Wolf Primo vs Secondo

February 9, 2011 at 06:32 PM ·

Yet another shoulder rest topic... :) I've been looking for a new shoulder rest, and have had the Wolf Forte Secondo recommended to me. After doing a little research, I've seen that there are 2 popular Wolf shoulder rests, the Primo and the Secondo. I was wondering, what is the difference between those two, and what has been your experience with them if you've played with them? I play the viola and have a relatively long neck, so are these good shoulder rest options for my situation? Any other advice, comments, or other recommendations would be greatly appreciated as well.


Replies (29)

February 9, 2011 at 07:14 PM ·

The Secondo is more adjustable.  I set it up following the instructions from the Magic Posture website (http://www.magicposture.com/) which also recommends using it in combination with a Teka chinrest.  I think the resulting setup is quite comfortable.

February 9, 2011 at 10:38 PM ·

The first time I put the forte primo on, I knew it was the rest for me. I had tried several different Kuns before that and was never satisfied. The primo fit me like a tailored suit and I'll never go back.

February 9, 2011 at 10:47 PM ·

I've used a Forte Secondo on my violin for years, and love it.  One big difference between it and most all other rests is that you can change the angle of the pad.  The height of the legs is also hugely adjustable.

February 12, 2011 at 01:32 AM ·

 On my viola I use the primo, on the violin I use the secundo.  I love Wolf shoulder rests.  I've been using them for years.  They are highly adjustable, comfortable and, most importantly, they last a very long time.  Wolf actually uses a metal frame which does not crack like the cheaper plastic ones.  The only thing that really wears out over time are the rubber nibs that hook onto the instrument itself.  But you can buy replacement parts that are very easy to put on.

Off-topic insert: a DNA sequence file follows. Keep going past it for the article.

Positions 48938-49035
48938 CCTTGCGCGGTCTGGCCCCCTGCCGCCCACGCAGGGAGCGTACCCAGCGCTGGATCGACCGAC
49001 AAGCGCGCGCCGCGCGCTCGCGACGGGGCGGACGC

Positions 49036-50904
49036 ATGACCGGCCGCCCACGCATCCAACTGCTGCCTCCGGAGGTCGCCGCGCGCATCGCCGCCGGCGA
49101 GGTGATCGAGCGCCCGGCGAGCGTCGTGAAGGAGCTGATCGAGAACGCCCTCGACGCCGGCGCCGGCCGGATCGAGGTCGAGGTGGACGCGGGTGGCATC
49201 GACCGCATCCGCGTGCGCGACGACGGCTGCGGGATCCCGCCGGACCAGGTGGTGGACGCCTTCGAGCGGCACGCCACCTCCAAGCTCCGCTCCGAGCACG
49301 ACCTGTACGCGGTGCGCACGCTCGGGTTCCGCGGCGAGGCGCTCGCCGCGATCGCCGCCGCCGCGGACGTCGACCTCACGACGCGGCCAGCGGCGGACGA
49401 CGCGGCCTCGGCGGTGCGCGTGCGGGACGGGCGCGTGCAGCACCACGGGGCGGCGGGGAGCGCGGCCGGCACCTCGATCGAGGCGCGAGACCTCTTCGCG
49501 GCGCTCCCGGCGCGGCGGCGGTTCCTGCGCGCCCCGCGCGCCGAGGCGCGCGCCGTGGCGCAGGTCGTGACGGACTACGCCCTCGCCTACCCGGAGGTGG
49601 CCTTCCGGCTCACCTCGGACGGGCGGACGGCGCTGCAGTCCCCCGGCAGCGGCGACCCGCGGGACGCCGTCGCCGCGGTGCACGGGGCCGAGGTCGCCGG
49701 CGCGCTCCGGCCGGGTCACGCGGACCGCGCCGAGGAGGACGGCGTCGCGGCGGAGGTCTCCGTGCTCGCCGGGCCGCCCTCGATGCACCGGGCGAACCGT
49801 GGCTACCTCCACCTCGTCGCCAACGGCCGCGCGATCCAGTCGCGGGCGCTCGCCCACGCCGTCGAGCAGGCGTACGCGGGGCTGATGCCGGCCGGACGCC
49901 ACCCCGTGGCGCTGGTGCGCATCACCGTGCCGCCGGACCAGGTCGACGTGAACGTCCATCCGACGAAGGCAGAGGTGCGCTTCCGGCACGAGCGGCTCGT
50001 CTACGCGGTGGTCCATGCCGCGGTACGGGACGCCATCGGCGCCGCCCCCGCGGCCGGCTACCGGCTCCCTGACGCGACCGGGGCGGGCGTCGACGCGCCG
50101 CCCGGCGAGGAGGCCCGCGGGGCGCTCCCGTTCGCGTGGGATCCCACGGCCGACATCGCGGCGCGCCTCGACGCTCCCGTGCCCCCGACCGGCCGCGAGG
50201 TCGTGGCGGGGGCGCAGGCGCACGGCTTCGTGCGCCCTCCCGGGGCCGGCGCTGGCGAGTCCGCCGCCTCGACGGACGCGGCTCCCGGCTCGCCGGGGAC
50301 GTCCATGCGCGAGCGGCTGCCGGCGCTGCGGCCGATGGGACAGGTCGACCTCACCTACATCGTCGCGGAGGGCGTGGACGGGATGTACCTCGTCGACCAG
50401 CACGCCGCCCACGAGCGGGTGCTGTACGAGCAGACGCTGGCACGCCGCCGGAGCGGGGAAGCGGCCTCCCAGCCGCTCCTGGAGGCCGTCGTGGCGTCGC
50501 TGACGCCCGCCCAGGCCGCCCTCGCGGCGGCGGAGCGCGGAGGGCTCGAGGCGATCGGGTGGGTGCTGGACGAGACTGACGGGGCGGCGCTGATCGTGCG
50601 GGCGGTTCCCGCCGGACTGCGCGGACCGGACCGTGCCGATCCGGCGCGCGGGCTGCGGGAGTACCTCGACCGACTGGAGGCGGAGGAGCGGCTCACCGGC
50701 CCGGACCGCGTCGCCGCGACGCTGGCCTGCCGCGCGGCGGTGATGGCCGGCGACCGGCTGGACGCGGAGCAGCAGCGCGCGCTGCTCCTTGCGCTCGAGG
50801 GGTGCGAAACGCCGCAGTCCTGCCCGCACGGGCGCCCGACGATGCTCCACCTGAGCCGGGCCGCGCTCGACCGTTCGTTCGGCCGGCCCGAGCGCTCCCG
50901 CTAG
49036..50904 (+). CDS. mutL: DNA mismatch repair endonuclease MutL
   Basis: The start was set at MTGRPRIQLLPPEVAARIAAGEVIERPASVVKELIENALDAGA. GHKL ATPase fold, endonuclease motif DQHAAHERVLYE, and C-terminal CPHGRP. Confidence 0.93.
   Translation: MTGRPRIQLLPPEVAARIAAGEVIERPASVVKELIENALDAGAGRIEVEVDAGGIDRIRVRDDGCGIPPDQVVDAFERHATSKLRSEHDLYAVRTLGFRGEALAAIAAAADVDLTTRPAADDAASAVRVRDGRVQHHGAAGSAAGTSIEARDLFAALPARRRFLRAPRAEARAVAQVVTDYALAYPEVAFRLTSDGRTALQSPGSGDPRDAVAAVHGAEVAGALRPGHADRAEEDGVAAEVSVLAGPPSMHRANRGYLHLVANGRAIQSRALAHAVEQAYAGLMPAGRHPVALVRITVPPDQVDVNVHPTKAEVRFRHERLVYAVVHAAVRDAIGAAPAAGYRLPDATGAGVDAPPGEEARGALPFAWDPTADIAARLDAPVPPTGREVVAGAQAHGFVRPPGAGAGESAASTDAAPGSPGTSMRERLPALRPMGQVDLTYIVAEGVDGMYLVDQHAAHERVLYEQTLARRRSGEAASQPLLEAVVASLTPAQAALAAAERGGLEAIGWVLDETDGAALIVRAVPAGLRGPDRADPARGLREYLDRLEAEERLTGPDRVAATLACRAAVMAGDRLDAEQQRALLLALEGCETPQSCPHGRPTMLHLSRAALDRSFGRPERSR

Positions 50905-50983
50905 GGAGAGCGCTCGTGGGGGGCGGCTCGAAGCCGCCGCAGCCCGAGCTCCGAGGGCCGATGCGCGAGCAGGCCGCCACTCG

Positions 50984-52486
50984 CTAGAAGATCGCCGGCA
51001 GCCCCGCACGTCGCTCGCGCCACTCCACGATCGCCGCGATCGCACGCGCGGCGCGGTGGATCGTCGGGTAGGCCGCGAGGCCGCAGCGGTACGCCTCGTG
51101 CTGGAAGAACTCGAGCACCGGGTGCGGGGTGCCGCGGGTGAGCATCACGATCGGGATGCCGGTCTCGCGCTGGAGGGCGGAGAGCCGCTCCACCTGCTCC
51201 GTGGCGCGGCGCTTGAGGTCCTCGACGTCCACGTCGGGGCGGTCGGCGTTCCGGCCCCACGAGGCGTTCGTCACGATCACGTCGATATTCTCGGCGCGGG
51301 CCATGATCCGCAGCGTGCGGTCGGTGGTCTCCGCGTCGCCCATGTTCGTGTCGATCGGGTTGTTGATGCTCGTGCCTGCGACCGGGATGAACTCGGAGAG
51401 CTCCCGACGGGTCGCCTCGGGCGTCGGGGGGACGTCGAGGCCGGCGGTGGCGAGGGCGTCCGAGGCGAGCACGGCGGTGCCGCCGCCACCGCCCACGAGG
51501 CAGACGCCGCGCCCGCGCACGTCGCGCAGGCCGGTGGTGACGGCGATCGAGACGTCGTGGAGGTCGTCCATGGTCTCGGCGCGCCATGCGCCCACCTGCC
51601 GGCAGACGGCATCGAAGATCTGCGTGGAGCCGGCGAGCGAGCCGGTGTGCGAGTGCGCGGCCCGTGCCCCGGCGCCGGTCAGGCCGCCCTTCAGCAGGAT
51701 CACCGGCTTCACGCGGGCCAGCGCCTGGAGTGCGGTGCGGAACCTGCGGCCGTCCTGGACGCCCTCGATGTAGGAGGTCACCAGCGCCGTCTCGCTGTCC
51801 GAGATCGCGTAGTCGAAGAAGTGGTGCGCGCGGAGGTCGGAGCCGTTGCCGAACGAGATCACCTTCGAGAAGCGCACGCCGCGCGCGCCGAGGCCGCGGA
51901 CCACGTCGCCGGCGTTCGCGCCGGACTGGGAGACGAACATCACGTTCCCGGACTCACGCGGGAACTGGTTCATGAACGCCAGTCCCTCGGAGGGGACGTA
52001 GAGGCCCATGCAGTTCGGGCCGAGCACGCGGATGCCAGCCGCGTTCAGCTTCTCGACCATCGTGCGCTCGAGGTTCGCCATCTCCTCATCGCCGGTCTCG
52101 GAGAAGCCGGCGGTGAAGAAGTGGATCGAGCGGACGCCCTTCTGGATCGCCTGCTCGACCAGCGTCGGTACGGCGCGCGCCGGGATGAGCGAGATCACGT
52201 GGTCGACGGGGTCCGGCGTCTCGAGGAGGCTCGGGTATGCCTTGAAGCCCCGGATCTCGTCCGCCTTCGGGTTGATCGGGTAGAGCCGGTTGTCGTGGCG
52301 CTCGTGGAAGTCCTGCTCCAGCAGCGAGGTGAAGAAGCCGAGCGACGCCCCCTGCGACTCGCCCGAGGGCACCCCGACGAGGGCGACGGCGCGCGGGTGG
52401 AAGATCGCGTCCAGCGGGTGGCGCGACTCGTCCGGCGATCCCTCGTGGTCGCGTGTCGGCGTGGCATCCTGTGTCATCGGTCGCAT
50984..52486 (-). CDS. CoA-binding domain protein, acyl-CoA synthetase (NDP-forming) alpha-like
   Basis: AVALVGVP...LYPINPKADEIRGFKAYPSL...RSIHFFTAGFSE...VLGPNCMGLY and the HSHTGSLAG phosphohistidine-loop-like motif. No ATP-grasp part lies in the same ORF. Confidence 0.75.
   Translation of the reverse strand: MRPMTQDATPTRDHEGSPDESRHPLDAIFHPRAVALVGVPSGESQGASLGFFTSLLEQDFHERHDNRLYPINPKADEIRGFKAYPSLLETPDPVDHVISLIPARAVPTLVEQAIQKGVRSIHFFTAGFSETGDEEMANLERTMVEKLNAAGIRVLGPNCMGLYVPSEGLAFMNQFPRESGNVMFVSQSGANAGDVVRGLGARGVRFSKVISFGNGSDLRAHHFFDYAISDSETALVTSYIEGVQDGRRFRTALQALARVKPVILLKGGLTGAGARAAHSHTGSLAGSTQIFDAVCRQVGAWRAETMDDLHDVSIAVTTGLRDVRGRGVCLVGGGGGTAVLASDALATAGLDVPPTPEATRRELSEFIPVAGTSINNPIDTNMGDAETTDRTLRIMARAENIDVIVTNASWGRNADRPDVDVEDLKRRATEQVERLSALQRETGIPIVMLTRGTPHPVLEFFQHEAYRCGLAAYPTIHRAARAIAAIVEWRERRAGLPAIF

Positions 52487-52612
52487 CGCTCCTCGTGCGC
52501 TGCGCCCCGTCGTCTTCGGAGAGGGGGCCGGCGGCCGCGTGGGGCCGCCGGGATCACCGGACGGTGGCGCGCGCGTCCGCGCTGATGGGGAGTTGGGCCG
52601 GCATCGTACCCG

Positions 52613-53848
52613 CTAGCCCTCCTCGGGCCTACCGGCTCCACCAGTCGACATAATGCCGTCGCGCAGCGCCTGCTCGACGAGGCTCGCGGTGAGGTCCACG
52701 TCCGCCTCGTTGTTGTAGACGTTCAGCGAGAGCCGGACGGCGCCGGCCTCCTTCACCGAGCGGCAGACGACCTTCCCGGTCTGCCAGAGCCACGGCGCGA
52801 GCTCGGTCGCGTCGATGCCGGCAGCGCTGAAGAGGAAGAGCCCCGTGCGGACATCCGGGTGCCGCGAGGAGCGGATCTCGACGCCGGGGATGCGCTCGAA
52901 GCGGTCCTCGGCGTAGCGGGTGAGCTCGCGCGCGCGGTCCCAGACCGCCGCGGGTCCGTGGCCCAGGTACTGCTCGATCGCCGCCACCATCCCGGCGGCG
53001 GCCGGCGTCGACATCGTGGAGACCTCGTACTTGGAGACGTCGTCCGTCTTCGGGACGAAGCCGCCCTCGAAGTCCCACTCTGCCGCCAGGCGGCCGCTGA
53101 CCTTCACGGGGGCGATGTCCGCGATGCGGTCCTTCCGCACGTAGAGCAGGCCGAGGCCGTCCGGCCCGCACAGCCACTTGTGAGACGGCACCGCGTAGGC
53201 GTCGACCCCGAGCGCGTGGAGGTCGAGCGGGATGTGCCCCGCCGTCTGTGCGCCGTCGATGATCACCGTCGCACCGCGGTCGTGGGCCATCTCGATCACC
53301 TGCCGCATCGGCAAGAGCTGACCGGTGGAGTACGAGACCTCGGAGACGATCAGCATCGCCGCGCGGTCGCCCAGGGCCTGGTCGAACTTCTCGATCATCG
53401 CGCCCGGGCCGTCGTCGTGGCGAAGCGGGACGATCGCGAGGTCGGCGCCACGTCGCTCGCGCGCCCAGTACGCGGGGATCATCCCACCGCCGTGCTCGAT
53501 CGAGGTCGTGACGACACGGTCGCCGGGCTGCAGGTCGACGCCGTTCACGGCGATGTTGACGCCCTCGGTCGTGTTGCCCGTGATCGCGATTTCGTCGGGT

I've even started recommending them to my younger students who have longer necks.  They work great.  Far better than the Kun rests that are usually provided.

September 10, 2016 at 03:41 AM · Not one of these replies has answered the original question. I have tried to find the answer too. My impression is that the only difference between the primo and the secondo is that the primo is fairly straight and the secondo is curved. I am yet to go and check them out.

September 10, 2016 at 03:49 AM · @Anne You do realize this post is from 2011 right? I use the secondo it's very adjustable and "moulds" well around the collarbone. The primo is a bit boxier. Shoulder rests are not a all for one one for all type of product. It all depends on what's comfortable for you and your body geometry. Contact violin dealers in your area. The ones near me had probably 30 different shoulder rests for me to try to find what worked for me. Some people don't necessarily need a shoulder rest though. If you have a private teacher ask for his/her advice on what they think will be good for you. Also ask a violin dealer what shoulder rest they think may suit you best.

September 10, 2016 at 07:58 AM · The curve of the Secondo follows the curve of the collabone, while the straight Primo may not provide stability obtainedby leaning near the centre of the rib-cage.

However, I find that if I stretch the Secondo to fit my viola, its curve is too far the left.